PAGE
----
Hi all,

in the transcription of Jane Austen's manuscript an element like 
<ornament> would be perfect as JA tend to reproduce in her manuscripts 
the appearance of printed books ruling, for instances, headings and 
drawings rules to fill lines at the end of paragraphs.

In some cases a rend attribute can be used, for instance <head 
rend="ruled">, but in other cases it is more difficult as for the 
filling rules for which I use a <seg> element or for decorations she 
draw in the covers.
This decorations are indeed really basic and it seems really not worthy 
to include such thing as graphics of images as they can be reproduced in 
the output using HTML/CSS features.

Perhaps the needs of my project are really too specific, but I just 
wanted to mention a circumstance in which I would have used such element 
in case it would have been available.


Lou's Laptop wrote:
> Back in the mists of time, in P1, and even also in P2,  to be exact, 
> the TEI boasted an element called <ornament>.  I quote:
> ------------------
> Description:  marks the position of a printers device, ornament or fig-
>      ure for example on a title page or elsewhere in a printed text.
> Attributes:      desc:  provides a brief description of the appearance 
> of the orna-
>            ment.
>      Data type:  CDATA
>      Value:  A brief descriptive phrase      Default value:  #IMPLIED
>      This attribute is optional. Example:           <ornament desc='a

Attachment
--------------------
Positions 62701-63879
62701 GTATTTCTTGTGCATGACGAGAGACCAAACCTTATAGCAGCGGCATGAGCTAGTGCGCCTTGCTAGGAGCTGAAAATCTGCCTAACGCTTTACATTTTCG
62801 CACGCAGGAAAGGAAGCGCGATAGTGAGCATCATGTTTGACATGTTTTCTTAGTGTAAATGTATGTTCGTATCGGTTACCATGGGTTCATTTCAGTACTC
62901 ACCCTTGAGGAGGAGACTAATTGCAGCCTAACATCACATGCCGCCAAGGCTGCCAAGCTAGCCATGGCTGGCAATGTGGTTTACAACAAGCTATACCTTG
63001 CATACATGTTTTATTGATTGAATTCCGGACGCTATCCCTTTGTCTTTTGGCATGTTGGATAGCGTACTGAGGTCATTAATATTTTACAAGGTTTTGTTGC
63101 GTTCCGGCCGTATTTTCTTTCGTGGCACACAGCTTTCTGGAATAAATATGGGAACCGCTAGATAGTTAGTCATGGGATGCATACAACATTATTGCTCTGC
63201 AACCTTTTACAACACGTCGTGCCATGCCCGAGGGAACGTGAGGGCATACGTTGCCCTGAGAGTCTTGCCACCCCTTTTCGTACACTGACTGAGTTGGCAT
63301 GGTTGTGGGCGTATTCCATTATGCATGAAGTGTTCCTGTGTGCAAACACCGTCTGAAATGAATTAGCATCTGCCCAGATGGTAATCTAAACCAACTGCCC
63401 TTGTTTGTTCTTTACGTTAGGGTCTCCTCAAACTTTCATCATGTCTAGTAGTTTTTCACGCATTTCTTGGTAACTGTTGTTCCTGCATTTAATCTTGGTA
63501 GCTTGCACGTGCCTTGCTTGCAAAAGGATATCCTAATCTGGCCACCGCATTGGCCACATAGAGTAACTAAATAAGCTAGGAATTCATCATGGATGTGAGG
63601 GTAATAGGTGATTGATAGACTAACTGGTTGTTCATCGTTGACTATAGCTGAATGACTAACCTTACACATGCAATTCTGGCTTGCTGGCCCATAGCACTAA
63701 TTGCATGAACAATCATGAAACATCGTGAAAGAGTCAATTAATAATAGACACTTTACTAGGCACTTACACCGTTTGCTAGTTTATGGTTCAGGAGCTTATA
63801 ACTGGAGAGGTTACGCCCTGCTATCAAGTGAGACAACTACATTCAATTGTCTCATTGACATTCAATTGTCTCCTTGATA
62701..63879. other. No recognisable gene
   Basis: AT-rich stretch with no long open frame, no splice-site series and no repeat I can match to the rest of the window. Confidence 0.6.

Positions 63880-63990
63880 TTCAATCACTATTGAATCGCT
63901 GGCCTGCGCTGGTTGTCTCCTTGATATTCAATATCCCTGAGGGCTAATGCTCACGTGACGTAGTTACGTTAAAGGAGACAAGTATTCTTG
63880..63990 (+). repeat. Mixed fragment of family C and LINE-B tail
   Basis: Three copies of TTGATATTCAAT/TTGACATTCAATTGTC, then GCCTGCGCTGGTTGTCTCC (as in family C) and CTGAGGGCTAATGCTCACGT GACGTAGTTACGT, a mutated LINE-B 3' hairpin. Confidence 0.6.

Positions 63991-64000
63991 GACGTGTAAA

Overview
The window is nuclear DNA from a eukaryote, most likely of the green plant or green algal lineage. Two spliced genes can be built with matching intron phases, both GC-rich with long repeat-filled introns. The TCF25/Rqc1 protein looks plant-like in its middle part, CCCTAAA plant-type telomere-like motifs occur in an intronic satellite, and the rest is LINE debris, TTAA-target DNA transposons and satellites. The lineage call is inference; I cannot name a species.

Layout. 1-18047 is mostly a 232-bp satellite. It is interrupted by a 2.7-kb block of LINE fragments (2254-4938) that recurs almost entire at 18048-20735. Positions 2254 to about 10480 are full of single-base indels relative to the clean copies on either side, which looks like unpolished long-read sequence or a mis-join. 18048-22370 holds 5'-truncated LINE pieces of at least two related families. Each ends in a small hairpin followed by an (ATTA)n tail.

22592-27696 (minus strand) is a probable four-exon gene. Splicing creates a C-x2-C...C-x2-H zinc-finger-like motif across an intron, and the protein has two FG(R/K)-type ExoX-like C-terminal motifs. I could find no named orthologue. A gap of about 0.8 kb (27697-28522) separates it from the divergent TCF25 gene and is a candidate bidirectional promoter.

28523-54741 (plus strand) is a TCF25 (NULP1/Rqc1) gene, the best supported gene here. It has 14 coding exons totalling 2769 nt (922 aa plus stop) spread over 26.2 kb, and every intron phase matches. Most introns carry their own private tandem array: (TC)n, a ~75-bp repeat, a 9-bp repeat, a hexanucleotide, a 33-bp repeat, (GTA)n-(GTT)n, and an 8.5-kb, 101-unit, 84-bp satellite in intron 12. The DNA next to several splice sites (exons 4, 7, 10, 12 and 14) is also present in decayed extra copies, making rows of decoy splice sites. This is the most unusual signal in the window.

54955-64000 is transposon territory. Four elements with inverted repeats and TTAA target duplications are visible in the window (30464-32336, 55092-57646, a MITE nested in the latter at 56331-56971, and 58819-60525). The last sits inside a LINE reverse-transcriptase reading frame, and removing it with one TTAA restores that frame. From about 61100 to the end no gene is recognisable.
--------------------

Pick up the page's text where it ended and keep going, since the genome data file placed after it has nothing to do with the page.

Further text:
> donkey burdened with books'>
>                   <s>DEFEROR IN VICVM</s>
>                   <s>VENDENTEM THVS ET ODORES</s>
>           </ornament> Remarks:  Any text included in the ornament may 
> be encoded as distinct
>      segments as content of the <ornament> element. The appearance of
>      the ornament itself (for example as a bit-mapped image) should be
>      encoded in the same way as other embedded images; see section 42,
>      "Formal Grammar for the TEI-Interchange-Format Subset of SGML,"
>      [in separate fascicle]
> Part:  base tag set for common core features.
> Member of classes:  tpParts
> -----------------
> In P3 this element was removed, largely on the grounds that <figure> 
> would do the job just as well, though maybe the vagueness and 
> inaccuracy of the tagdoc quoted above didn't encourage anyone to keep it.
> However, bibliographers are a tenacious bunch, and the revival of this 
> element has now been proposed in some quarters (you know who you 
> are).... so what do the People think?
> Are printers ornament sufficiently interesting -- and crucially, 
> sufficiently different -- that they deserve an element of their own? 
> Or should P5 continue to insist that you represent them in your 
> encoding by means of a <graphic> or <figure> element?

Elena Pierazzo
Associate Researcher
Centre for Computing in the Humanities
King's College London
Kay House 
7 Arundel St
London WC2R 3DX

Phone: 0207-848-1949
Fax: 0207-848-2980